A day in the life of a wildlife biologist

My alarm wakes me at 4:30am. Today the snooze button is not an option. Today is a bird survey day. I must be in position and ready to begin the survey within 15 minutes of the official sunrise.

I slide out of bed and begin my morning routine: get dressed, assemble lunch, eat breakfast, swallow medication. Then I’m out the door and on my way to work.

At the office I transfer a pile of gear from my desk to my work vehicle. Binoculars? Check. Rangefinder? Check? Clipboard and data sheets? Check and check. I toss my backpack onto the seat and now I’m ready to go.

Today’s survey area is a twenty-minute drive from the office. I’ll be spending the morning counting birds at a cattle ranch, and my findings will help the ranch manager make management decisions about his rangeland. The results will also help me make better recommendations to others who want to improve habitat quality on their land.

By using birds as indicators of land health I will be able to determine which habitat elements and ecosystem processes are present and which are absent. No woodpeckers? The ranch probably lacks snags. No Oak Titmouse? The ranch lacks cavity trees. And so on. If the habitat is there, the birds should be there. If not, there is an important element missing – something that affects not just birds but other wildlife, trees, shrubs, and herbaceous plants, plant succession, the nutrient cycle, etc.

I park the car near the beginning of my first transect. I put on all of my gear. First the snake gaiters, which will prevent a rattlesnake from sinking its fangs into my leg. The gaiters also keep poison oak from contaminating my pants, and they keep grass seeds/stickers out of my socks. Additionally, they will prevent ticks from crawling up under my pant legs.

Next I put on my binoculars, which I carry using a harness rather than a strap around my neck. Next comes my backpack, followed by my rangefinder and, finally, my clipboard. I look at my GPS unit, where the survey points are displayed, and strike out for my first point.

When I arrive at the point I stand quietly for a moment to allow any birds that may be disturbed by my presence to settle down. Then I set the timer on my watch and begin the survey.

There is an Orange-crowned Warbler trilling in one of the oaks in front of me. A Lazuli Bunting behind me. A California Quail calling somewhere in the distance. Mourning Dove, Blackheaded Grosbeak, Lesser Goldfinch. I collect their names on my data sheet and record the number of individuals seen and heard, along with an estimate of how far away each was from where I am standing. My watch beep beep beeps, and it’s time to move on to the next point.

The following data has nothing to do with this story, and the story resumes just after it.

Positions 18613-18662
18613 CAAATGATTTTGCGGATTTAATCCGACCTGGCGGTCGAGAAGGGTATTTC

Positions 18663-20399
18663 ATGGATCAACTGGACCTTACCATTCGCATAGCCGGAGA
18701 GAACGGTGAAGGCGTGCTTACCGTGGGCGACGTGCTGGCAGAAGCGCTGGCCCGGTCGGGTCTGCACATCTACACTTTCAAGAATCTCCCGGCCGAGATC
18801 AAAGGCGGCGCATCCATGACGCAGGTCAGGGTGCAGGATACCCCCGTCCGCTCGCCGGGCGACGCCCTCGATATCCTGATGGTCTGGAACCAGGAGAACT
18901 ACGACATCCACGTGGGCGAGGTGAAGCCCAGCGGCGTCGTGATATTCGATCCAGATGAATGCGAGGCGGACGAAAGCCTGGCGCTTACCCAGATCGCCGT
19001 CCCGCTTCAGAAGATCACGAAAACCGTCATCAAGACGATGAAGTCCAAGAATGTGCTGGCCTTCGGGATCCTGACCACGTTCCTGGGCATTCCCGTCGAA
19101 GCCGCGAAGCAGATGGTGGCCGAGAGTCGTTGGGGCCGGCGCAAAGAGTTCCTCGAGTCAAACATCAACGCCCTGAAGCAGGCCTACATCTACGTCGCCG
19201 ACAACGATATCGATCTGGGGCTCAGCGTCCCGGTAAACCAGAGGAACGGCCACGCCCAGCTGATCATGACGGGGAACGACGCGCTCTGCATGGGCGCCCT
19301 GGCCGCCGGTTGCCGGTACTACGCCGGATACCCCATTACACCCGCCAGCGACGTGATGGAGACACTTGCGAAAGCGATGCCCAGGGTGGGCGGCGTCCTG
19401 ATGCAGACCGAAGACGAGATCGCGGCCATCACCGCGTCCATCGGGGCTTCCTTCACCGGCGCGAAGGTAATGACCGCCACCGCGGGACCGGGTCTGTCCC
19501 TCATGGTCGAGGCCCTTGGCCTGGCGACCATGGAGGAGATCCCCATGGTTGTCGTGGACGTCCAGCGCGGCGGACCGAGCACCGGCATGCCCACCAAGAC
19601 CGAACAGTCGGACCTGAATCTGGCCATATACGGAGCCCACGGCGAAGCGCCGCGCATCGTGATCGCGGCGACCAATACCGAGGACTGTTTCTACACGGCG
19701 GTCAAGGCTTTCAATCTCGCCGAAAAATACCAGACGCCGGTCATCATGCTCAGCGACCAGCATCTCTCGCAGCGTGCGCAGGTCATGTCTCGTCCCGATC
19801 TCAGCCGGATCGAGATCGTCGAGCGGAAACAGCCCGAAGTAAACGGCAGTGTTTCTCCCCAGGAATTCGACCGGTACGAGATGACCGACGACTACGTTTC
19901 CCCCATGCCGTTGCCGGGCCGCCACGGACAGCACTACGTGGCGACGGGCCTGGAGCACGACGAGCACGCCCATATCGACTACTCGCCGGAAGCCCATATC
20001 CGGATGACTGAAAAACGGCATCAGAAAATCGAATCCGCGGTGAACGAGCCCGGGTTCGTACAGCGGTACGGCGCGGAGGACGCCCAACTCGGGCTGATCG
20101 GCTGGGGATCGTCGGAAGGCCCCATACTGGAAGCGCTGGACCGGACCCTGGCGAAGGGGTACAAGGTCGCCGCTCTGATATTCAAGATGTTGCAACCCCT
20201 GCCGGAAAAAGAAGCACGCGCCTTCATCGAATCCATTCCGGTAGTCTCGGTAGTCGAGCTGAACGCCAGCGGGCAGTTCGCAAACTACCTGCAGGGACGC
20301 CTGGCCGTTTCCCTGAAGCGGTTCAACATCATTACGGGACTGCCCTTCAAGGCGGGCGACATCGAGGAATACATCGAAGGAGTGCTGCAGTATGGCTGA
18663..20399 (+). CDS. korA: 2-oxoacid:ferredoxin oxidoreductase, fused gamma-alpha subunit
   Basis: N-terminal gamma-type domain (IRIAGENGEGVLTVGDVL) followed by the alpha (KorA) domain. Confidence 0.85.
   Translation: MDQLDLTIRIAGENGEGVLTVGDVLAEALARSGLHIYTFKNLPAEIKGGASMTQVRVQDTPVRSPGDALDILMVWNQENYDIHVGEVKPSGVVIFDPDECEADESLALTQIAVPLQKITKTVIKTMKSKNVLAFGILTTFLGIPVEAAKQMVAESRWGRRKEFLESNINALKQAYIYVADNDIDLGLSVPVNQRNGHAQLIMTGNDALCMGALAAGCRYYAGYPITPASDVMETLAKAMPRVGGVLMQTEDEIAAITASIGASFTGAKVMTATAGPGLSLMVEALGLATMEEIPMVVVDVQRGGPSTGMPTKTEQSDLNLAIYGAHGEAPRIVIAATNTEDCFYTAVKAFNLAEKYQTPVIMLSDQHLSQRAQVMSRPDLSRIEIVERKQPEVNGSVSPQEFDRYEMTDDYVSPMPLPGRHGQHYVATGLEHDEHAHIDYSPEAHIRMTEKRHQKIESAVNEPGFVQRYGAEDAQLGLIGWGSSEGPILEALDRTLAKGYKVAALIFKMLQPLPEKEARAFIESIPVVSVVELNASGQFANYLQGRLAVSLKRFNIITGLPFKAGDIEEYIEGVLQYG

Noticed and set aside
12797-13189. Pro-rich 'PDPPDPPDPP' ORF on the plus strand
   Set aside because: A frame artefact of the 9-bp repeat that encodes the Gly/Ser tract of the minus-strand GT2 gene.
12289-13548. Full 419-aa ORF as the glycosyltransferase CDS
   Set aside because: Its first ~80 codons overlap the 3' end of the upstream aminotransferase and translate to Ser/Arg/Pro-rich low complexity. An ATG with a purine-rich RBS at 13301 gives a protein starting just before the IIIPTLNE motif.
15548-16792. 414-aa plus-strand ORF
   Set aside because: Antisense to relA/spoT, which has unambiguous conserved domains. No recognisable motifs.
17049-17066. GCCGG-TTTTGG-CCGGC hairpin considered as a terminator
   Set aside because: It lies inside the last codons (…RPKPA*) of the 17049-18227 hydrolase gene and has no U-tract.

I hike cross-country through a stream, through poison oak; up, down, and across slopes. Today I intended to survey 10 points, but when I finish the tenth point I discover there is still time to complete the next transect of five points. Completing these five extra points today will allow me to survey all of the points on this ranch in two days instead of three. I’m tired, but I still have some energy left. So I press on.

I finish the last point at 10:30. Perfect timing. As the morning wears on and the temperature warms birds will cease singing. Four hours after sunrise is generally the cutoff for point count surveys, and I’m very close to the mark.

I begin the long hike back to the car. Along the way my ears are alert for new species that I did not detect on my point counts. I hear a Bullock’s Oriole and a Pacific Slope Flycatcher. I record their names in my field notebook.

As I walk I enjoy the beautiful weather and the beautiful scenery. I take a few photos. I feel grateful that I’m getting paid to spend the morning hiking and listening to birds.

IMG_8080By the time I reach the car I have hiked 5.5 miles and detected 36 bird species.  Whew. This is the farthest I’ve hiked in one day in over a year. I’m exhausted, but I feel good. Today it’s obvious that my strength is returning. 

I eat lunch in my vehicle and then drive up to the shop to see if the ranch manager is around. He is, so I stop and chat with him for awhile. Then I get back in my car and drive back to the office. 
At the office I download the waypoints I collected on my GPS unit, primarily concerning the locations of gates and fences that I was not previously aware of. I organize my gear, check-in with my co-workers, and update the ranch map. 

By now I’ve already worked 9 hours and I’m fading fast. Tomorrow’s forecast calls for rain, so I can spend the day in the office entering today’s observation into a database, among other tasks. On Friday, if the storm is over, I will head out for another day of bird surveys. 

Field work is one of the highlights of my career as a wildlife biologist, but it is probably also the reason I have Lyme disease. I do not recall ever having a tick bite, but over the years I have certainly had ample opportunity to be bitten. Now I take extra precautions, like wearing gaiters and light colored clothing, and conducting a tick check after I come back from the field.

The threat of contracting Lyme and other tick borne diseases is always in the front of my mind, but I refuse to give up the pieces of my life that I treasure so much. I will continue to hike and backpack and conduct wildlife surveys for as long as I am able. 

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